It’s one of those games on the schedule that only a mother could love, or a college basketball junkie, or the true blue Duke fan. For the college ball junkie, the little moments almost make it worth it. Seth Curry pumping his fist without irony after an easy jumper in pre-game warmup, because he wants that breakout game so badly; the labored breathing of UNC-G guard Korey Van Dussen during the Star Spangled Banner because dude is so pumped up. A buttery eight-pass sequence 11 minutes in that ends in an effortless Mason Plumlee layup; 28-year-old Wes Miller—named interim head coach of UNC-G one week ago—walking out to the foul line during a timeout and gazing around lovingly at the gym where he broke Blue Devil hearts not long ago as a Tar Heel guard; Austin Rivers talking to himself on defense like a crazy old man; Andre Dawkins exhorting the crowd from his best defensive stance as Duke spurts ahead by 15 in the second half.
Yet even the true Duke fan barely cares about all that, because the true fan is never watching just a game. True fans watch seasons, and each season is a movie, and each game is a scene, and the five-month story arc has a clear beginning, middle and end, the classic three-act structure of Aristotle and Hollywood filled with character and crises that end either with Duke’s tragic death in the NCAA tournament or its happy marriage to a national championship trophy. Each season’s movie is a sequel to the many movies before it, and scenes like the game UNC-G and Duke played Monday night get cut from the final edit or mixed into montage.
What the fan wants to know about a game like this is what it reveals about character, and what secret foreshadowing lie deep within a weird and sloppy blowout. That’s what first acts are about, and with the start of the ACC on Jan. 7, the first act of the 2011-12 Duke movie will come coming to a close. Here’s what the Duke-UNC-G game revealed about the characters of:
1) Seth Curry. Curry wanted a big game. He needed one. Over the last four games, he’d shot 9-29 with 12 turnovers, 12 fouls and very few trips to the foul line. On the opening tip, he boxed his man out for 15 feet off the jump ball. A minute later he lunged for a steal, his first of four. The big game loomed! But he was trying too hard. He forced shots, drove into traffic, had zero assists, turned the ball over four times. It’s like the part of “wicked shooting guard with a famous dad” that Seth Curry played well last year was suddenly handed to someone else. He’s not sure what his new part is called. Maybe no one is. As of Monday night, he was driving into traffic and fouling and firing up sub-par shots trying to figure it out.
3) Tyler Thornton and Quinn Cook. They are separate people, for now. Thornton started, but he was having a fouling kind of night. He showed he can still hit the big shot, though, with this modest version being a first half 3-pointer from the corner to put Duke up for good. And even on an off-night, he has something of the statesman about him, that Greater D.C. confidence and toughness other leadership guys have brought to Duke from the nation’s capital: Billy King, Nate James, Nolan Smith. “I’m not knocking anyone else’s area,” explains Thornton, “but you can tell the difference between [AAU] teams from our area and teams from other areas.” He’s talking about defense, for one thing, and the schools of hard knocks and merciless competition. “My first varsity game in high school,” Thornton remembers, “I played against Chris Wright [before he attended Georgetown] and he gave me 43 points.” And it was defense—and the confidence that comes with it—that kept Quinn Cook in this game for his best performance of the year. “That’s been my downfall since I’ve been here [at Duke] is working on my defense,” said Cook, “and I’ve been putting in extra time and it paid off.” The key: “just my motivation.” That’s what Coach K likes to hear, and if what we’re learning about the characters of this D.C. point guard duo holds, we may see them loosely platooned together going forward.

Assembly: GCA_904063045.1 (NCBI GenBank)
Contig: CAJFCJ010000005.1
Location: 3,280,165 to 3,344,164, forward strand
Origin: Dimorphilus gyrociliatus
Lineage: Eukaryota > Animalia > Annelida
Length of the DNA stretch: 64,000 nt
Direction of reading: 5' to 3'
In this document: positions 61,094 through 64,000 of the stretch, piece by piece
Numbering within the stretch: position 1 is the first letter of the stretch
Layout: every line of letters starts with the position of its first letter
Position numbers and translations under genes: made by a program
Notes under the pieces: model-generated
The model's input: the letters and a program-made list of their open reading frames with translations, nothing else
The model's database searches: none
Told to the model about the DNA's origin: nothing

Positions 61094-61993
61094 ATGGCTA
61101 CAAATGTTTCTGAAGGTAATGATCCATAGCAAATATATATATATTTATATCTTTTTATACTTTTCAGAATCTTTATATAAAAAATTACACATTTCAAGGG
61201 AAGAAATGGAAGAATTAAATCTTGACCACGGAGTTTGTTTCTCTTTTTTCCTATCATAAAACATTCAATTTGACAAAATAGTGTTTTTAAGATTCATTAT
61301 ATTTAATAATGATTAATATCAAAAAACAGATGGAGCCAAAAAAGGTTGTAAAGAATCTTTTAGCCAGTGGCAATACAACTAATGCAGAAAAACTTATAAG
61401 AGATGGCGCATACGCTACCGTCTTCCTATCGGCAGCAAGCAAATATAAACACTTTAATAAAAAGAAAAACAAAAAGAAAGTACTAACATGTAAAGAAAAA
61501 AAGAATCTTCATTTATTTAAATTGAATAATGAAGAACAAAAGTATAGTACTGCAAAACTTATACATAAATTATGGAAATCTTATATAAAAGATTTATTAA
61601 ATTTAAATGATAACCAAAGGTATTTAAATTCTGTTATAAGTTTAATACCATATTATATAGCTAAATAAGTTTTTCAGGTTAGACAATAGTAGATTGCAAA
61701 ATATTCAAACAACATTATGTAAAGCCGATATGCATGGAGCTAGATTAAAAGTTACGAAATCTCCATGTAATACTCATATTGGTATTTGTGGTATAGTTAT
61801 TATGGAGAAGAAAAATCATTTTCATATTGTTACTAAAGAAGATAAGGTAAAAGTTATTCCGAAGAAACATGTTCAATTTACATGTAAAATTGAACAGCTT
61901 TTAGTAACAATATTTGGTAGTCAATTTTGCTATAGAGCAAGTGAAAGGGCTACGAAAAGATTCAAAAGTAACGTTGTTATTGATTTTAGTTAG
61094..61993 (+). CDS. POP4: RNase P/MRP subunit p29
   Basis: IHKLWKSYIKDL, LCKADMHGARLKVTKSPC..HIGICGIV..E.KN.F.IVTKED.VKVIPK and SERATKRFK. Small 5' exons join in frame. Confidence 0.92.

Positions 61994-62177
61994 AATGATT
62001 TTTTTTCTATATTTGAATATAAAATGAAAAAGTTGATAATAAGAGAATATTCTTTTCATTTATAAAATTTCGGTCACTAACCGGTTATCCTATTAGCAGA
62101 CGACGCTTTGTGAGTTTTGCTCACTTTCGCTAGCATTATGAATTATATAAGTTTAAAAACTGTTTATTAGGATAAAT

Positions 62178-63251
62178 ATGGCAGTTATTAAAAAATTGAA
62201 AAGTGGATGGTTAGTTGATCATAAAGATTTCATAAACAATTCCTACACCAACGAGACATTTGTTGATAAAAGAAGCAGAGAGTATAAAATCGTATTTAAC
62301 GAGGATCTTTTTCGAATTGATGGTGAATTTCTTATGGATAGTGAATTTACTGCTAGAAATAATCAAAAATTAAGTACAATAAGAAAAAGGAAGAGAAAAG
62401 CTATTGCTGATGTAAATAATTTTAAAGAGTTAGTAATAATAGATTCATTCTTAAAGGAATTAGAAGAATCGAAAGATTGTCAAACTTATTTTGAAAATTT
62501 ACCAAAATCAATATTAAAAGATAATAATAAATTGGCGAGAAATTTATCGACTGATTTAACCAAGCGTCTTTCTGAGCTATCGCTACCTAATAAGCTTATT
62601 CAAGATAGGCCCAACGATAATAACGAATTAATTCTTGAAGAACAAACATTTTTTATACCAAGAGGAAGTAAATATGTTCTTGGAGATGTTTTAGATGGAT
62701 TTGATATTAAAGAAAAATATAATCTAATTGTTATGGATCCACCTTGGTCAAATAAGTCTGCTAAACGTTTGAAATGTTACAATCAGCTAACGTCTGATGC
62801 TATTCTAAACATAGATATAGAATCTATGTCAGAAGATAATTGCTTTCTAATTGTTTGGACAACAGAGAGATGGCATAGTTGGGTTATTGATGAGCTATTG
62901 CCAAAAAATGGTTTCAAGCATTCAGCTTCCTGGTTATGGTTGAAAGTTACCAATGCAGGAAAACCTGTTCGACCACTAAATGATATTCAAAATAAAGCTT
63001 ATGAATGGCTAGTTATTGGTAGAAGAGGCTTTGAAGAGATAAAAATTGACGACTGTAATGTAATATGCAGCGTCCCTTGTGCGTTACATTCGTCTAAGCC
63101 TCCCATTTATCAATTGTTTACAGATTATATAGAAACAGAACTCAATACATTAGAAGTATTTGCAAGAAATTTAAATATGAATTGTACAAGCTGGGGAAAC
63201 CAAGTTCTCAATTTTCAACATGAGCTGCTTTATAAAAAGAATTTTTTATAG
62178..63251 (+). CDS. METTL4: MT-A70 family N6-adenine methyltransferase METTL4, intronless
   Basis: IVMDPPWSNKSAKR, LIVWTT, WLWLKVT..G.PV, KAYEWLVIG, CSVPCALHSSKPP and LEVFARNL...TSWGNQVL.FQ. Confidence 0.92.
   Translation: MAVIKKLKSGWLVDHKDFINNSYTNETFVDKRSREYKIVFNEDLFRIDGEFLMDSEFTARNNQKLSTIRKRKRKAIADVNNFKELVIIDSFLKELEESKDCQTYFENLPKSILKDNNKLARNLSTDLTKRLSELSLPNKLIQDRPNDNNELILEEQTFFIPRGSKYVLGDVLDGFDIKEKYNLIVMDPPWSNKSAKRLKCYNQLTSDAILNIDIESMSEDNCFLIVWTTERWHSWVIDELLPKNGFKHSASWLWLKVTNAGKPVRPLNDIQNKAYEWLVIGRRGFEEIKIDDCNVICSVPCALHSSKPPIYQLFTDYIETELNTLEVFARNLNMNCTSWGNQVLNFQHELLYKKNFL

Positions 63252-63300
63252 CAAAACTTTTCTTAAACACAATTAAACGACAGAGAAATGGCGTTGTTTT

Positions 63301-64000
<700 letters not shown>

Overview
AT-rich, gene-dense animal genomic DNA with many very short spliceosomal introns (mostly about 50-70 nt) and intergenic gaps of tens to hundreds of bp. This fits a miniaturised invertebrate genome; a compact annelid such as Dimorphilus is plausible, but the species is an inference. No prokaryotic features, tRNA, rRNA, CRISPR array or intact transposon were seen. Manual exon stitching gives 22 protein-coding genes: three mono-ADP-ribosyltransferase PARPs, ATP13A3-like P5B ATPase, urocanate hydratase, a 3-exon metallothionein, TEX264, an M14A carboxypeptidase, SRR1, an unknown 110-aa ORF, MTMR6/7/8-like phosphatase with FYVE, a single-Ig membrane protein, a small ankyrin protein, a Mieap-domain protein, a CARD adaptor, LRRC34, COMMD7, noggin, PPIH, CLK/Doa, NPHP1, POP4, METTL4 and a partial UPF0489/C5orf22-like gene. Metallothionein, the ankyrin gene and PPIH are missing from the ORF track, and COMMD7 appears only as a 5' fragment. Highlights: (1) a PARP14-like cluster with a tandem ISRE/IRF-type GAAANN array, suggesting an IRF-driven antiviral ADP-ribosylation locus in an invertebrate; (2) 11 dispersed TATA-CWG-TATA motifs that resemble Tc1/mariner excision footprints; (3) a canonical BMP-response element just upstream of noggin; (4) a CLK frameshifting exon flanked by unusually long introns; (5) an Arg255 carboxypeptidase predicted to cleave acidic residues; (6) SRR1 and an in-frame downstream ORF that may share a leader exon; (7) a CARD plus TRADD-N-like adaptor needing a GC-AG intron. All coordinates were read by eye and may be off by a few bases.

4) Mason Plumlee, Miles Plumlee and Ryan Kelly. They are very tall. They don’t pass well from high post to low post. Kelly looked overcaffeinated. They seemed a little sleepy, as if the smallness of so many people on the court was a little tiring. Their characters remained solid if a little unknowable and underdeveloped. Mason has that real live jump hook now, and doesn’t foul anymore. But he’s quiet, although in the second half he started setting up shop on the block and calling for the ball. He knows he’s the man, and his teammates do too, but everyone seems to forget sometimes. Why is that? Just because he isn’t from D.C.?
The first act is almost over. If the Thornton-Cook can bring the confidence and toughness; if Rivers can fight off the never-ending camera in his head; if Curry can find his flow, then Duke’s guards may give this team a chance to move beyond the “flashes of greatness” Andre Dawkins describes on the court. “We have the potential to be a really good team,” says Dawkins, who looked ridiculously relaxed off and on the court, where his jumpers—and one sexy floater in the lane—touched the net only out of courtesy. He’s a veteran now. He knows what’s coming, and that some magic alchemy is still required for this team to come together. It was Dawkins, after all, who put together some great December games last year, only to struggle in February and March. He knows that this sequel’s second act is about to begin, filled with heroic tests of character, and that in the final edit, the UNC-G game will go missing or sampled for the glimpses it revealed in a still-forming team headed for either varying degrees of tragedy or maybe, somehow, impossibly, a miraculous marriage once again.
Eric Martin is a writer living in Durham. His most recent novel, Donald, co-written with Stephen Elliott, was published by McSweeney’s in February.